In this context, one can say that the rhetoric of VP Singh or George Fernandes was limited to disingenuous lies contrived to suit particular political purposes. In sharp contrast, Rahul Gandhi’s speech in parliament on the no-confidence motion fits into the category of bluffing, quite unconcerned about truth and facts. It was more focused on the dramatic style of delivery than facts, as he bluffed his way through the debate. Look at the manner in which Rahul Gandhi largely borrows his politics from the theatrics of Bollywood’s famous Munna Bhai character, from the talk of forgiving to the jhappi.
In a perverse understanding of truth and nonviolence and Gandhism, Munna Bhai of ‘Lage Raho Munna Bhai’ seeks to live up to these values in a lumpenised manner. Rahul is seen to be hugging to promote love and shed hatred. But in the no-confidence motion debate, he also issues an open threat to the prime minister by saying that should the Congress come to power, the Modi-Shah duo would face the music. Quite like Munna Bhai who uses Gandhian tactics as per convenience, only to resort to the rolling of sleeves, Rahul Gandhi’s interpretation of “love thy enemy” is quite ridiculous if not outright absurd. He is neither sagacious nor clownish in his disposition. Perhaps nothing illustrates the irony of the time as starkly as the conduct of the president of a political party which once represented the very idea of India.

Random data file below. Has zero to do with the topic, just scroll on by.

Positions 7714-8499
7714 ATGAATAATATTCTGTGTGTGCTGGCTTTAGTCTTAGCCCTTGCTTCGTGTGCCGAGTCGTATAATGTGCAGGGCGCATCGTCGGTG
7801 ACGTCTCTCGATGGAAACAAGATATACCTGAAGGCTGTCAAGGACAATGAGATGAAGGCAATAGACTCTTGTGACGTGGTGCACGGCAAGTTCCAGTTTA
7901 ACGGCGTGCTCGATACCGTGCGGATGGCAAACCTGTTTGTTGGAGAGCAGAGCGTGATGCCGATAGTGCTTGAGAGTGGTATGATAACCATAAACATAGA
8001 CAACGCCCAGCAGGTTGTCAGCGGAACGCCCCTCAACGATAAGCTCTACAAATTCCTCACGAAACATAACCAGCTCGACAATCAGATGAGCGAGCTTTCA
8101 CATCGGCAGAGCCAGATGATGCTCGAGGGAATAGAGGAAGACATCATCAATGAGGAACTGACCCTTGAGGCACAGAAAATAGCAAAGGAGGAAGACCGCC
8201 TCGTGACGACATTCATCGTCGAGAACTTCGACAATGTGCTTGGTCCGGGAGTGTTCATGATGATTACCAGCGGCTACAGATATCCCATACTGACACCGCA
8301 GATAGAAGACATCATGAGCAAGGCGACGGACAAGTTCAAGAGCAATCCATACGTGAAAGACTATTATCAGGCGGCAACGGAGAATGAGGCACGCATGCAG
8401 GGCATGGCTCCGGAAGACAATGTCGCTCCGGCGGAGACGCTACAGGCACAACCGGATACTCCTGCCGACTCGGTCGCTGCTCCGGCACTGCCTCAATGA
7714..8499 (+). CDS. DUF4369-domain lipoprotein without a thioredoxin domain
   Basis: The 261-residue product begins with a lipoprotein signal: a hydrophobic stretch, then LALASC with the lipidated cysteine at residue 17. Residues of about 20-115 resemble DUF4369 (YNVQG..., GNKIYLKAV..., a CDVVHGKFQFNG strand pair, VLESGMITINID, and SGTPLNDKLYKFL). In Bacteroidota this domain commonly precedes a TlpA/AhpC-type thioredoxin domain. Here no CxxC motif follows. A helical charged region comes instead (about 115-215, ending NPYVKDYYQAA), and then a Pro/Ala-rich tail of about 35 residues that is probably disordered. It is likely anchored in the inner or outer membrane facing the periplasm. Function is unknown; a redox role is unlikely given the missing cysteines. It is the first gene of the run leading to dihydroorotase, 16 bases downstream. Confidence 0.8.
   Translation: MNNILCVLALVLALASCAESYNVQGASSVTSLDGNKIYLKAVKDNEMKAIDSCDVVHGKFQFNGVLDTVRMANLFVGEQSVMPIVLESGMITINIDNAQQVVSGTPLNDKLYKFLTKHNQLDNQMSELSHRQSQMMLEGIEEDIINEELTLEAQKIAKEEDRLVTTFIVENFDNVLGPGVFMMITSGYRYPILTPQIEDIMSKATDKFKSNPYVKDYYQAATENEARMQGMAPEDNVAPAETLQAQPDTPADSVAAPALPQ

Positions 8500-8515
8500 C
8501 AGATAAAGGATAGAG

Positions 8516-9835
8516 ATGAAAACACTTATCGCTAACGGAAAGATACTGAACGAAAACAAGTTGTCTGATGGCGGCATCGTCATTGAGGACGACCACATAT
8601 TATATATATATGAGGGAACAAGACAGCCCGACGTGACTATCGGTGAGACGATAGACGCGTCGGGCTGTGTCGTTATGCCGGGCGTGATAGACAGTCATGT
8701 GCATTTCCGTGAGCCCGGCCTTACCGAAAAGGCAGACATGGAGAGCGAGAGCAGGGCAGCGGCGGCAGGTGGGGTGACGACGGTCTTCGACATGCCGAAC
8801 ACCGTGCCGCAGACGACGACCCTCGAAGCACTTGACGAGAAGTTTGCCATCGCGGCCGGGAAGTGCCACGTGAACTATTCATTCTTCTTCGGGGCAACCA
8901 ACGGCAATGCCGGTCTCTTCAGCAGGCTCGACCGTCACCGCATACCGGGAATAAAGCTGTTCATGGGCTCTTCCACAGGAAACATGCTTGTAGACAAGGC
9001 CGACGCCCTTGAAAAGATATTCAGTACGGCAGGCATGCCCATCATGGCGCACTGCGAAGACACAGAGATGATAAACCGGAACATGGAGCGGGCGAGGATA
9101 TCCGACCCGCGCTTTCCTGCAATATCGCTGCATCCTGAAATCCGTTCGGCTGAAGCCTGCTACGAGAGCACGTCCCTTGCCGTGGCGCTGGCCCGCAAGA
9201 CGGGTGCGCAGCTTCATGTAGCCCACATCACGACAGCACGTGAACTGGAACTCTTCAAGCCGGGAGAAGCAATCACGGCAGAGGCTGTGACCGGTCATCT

The obvious question thus arises as to why the situation has come to such a pass in a country which prided itself on the legacy of the Argumentative Indian. Of course, India’s social and religious discourse is replete with instances of conducting meaningful discussions in order to evolve a consensus. Exemplifying this tradition is the notion of Yaksh Prashna in which a yaksha, a natural spirit, poses critical questions before a king like Yudhishthir to unravel the mystic of life. When the god of death, Yama, granted three boons to Nachiketa, the young boy preferred to pose questions and seek answers to the riddle of afterlife. Truth was multifaceted and to be discovered through reason and open debate – one of the most memorable one being that between Yajnavalkaya and Gargi, mentioned in the Brihadaranyaka Upanishad.
With that context of public reasoning in mind, Amartya Sen, in his celebrated essay titled ‘The Argumentative Indian’ (2005), hopefully noted, “Does the richness of the tradition of argument make much difference to subcontinental lives today? I would argue it does, and in a great many ways. It shapes our social world and the nature of our culture. … It deeply influences Indian politics, and is particularly relevant, I would argue, to the development of democracy in India and the emergence of its secular priorities.”